Puerto Peñasco ideal spot for binational desal plant

Following feasibility studies, the National Water Commission (CONAGUA) has determined Puerto Peñasco is the ideal spot for development of a binational desalination plant, which would provide water to Puerto Peñasco and surrounding areas as well as to the southern part of Arizona.

Given these findings, during the 22nd ordinary meeting of the Puerto Peñasco City Council at the end of June, Engineer Jorge David Ayala Soto was approved as Project Coordinator and Technical Committee Director to coordinate further studies and corresponding actions.

Engineer Ayala Soto will have the authority to take necessary steps to acquire national and international financing, carry out technical-economic feasibility studies, as well as the executive project and specifications for the equipment bidding process.

The Mayor explained in following through with the June 20th agreement signed by the Water Committee of the Sonora-Arizona Commission, Puerto Peñasco’s City Council has ratified its formal commitment to help implement the project for a desalination plant.

Once the binational project is completed (which is for the long-term), part of the production from the desalination plant would supply Arizona while also strengthening the present and future social, commercial, tourism, and industrial development of Puerto Peñasco and other spots in Sonora.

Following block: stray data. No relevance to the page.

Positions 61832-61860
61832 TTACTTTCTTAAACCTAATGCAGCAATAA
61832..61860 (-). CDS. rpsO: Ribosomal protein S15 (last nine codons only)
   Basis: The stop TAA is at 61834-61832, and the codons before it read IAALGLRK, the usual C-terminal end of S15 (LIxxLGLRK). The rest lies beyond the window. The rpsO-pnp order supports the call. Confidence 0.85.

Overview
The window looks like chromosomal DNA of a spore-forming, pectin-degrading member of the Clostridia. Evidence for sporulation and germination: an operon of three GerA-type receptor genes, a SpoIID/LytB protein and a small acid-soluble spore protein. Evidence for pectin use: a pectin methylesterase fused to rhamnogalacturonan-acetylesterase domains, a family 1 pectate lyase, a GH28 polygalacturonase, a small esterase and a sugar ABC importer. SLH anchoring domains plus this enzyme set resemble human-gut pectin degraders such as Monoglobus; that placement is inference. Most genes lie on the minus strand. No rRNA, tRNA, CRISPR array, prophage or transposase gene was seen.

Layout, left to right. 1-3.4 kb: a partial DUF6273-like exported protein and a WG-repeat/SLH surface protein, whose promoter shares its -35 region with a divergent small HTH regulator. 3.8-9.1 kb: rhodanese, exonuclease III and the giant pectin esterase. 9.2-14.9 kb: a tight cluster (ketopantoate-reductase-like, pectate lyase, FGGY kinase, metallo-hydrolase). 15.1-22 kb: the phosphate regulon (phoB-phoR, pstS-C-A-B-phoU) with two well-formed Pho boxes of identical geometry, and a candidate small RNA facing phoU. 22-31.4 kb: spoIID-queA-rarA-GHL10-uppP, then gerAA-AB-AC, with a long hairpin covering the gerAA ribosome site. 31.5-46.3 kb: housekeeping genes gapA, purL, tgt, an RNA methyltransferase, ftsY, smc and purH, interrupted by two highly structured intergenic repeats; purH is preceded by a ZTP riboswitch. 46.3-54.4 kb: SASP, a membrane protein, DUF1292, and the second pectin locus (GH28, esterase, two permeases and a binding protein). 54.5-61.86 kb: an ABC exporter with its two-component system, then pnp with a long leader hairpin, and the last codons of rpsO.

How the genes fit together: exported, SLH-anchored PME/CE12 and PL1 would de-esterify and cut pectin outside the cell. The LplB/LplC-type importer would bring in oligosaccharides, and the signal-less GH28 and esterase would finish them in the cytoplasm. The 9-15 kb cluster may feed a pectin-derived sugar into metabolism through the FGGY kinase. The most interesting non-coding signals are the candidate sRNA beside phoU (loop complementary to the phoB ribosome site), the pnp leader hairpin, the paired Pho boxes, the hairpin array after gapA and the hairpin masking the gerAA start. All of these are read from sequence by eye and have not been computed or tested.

Jorge Ayala, who is also Director of the Civil Association “Water for the World and Renewable Energy”, explained his role would be that of continuing and finalizing bases that would allow for water from the desalination plant to reach communities in Sonora and Arizona.

“The Federal Government, via CONAGUA, has shown through studies the ideal spot to develop the binational desalination project is Puerto Peñasco,” he affirmed.

The project would produce 2000 liters of water per second, with a first phase of 500 liters per second. Ayala added, “it is a green project,” which would not produce discharge back into the sea though there would be salt recovery. In addition, the initial 100 megawatt project would be supported by solar energy.

Finally, the Mayor emphasized, protecting and preserving ecosystems and marine life within the Gulf of California, along with tourism infrastructure, are criteria that must be considered fundamental for the implementation and operation of the international desalination project with water from the Gulf of California.



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